You are working hard and showing results, but it seems like there is a salary freeze, so the raise you're expecting is not coming fast enough. There are ways to get a raise without offending your colleagues, making it a win-win situation for your boss and the company. It is a good idea to show tangible results but you should also build on the intangibles that make you a hard and loyal working individual.
Do your research first. Know your own value by looking at reliable sources such as Glassdoor.com, Payscale.com or Getraised.com and compare salaries. You can negotiate an increase when you know that you are underpaid. Present actual and general data from your work field, but make sure to explain why you believe your performance ranks high in your field.
Make it easier for both you and your superior by knowing the fair amount to ask for. Be ready with the reasons to support your request. State whether you're facing difficulty making ends meet, you want equal pay, to advance your career or to have acknowledgement for your out-of-the-box accomplishments. This is more realistic and opens the conversation rather than being stuck when the boss says there's a freeze on salary increases, right after you said you want a raise.
Arrange for a meeting and let your boss know that you want to have a little chat about your own career growth. Set the tone by being light, open and friendly. Beforehand, find the time to practice salary negotiations; use a partner, friend or family member to take on the role of a tough negotiator. You can start by saying how much you enjoy working with the company, the challenges from your projects, and the increase in your contribution, roles and responsibilities. End your intro by saying that you want to discuss the possibility of reviewing your compensation. If time is limited, just say that you want to discuss your career development within the organisation and how best to do your work.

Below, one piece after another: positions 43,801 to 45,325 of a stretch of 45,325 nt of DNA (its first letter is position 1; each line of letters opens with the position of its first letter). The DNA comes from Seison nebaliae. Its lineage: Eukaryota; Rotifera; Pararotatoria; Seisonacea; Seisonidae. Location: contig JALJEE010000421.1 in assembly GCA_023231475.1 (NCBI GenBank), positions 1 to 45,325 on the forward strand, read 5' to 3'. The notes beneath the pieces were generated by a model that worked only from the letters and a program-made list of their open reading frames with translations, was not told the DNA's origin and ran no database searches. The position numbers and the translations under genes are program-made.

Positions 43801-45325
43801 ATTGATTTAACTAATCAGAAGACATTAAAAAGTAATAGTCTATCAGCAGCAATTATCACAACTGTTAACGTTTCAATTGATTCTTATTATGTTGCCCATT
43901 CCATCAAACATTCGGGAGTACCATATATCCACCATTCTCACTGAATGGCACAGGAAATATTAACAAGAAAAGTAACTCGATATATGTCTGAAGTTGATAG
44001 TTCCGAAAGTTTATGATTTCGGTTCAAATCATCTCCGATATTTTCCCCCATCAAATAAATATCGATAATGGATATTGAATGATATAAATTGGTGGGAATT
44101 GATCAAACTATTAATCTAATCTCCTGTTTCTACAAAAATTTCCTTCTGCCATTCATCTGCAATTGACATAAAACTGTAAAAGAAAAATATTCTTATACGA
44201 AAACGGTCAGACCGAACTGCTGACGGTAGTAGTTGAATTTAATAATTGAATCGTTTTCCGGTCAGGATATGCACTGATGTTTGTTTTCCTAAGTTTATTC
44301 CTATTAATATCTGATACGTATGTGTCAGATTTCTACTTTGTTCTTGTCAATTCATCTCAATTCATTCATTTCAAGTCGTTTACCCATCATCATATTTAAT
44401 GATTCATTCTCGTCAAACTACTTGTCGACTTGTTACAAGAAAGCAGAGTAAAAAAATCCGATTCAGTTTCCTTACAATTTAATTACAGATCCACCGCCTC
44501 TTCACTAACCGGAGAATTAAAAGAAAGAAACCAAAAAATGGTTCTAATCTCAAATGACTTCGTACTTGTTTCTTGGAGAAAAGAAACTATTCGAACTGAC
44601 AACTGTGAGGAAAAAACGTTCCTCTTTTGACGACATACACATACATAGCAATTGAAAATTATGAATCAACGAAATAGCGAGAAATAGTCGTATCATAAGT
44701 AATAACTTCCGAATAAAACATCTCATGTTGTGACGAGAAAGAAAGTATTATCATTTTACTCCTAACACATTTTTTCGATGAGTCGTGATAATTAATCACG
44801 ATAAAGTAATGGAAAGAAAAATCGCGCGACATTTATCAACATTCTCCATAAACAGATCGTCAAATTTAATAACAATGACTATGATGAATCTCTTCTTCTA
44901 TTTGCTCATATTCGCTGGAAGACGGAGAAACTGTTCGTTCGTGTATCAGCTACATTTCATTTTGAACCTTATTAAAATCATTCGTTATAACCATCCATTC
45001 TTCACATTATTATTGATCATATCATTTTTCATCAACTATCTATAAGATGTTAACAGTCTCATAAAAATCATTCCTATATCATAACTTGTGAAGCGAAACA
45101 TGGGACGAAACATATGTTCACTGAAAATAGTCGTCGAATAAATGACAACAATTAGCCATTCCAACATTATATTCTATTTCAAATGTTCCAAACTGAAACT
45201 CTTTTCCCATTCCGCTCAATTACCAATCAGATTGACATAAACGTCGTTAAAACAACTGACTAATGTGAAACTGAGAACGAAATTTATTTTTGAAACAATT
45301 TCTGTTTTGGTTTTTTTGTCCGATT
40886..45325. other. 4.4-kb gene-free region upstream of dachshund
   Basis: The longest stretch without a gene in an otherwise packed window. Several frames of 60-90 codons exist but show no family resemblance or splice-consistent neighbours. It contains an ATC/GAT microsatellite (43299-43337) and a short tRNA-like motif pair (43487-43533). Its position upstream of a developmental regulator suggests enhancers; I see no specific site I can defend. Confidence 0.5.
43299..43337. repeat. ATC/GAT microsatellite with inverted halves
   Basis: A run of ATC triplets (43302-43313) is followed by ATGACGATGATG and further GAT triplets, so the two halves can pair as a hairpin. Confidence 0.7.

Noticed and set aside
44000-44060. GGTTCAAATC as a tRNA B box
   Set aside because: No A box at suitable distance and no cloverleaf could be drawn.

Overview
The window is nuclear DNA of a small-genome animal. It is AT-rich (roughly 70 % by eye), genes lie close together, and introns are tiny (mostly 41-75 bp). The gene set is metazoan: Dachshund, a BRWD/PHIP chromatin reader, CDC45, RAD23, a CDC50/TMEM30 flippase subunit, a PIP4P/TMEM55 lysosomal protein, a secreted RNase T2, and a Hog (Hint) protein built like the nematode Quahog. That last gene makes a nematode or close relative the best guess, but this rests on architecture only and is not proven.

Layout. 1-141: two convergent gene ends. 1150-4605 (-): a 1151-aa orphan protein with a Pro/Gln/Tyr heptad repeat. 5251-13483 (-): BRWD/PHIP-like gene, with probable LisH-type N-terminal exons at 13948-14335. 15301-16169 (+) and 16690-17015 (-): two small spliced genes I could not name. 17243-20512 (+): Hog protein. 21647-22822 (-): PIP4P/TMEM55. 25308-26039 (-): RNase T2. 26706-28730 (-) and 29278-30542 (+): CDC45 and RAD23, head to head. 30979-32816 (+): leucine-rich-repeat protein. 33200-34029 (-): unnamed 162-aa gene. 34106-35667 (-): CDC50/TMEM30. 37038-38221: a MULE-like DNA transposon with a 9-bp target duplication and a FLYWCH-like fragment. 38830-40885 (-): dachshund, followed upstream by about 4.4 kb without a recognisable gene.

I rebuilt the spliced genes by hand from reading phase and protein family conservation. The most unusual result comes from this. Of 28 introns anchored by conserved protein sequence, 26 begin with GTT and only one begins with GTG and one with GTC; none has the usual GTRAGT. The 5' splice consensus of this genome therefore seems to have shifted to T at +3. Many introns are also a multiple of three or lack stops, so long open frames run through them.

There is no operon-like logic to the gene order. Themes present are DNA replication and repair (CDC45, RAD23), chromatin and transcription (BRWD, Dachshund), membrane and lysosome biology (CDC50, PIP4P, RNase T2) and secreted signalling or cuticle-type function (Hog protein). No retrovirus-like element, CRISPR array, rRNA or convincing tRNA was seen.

Tell your superior that you are aware of a salary freeze but make the case of why you're an exception. Concentrate on the positive and big results you have achieved. Allow your supervisor time to review the results and listen to what your they have to say.
Give a range of how much of an increase you want. Back it up with your personal accomplishment log and let your boss know that you will appreciate consideration of your request. Include the last time your salary was reviewed.
Be sure to back up your request for an increased salary with specifics. Do your research, bring out your accomplishment files and be prepared to be diplomatic, assertive but never aggressive.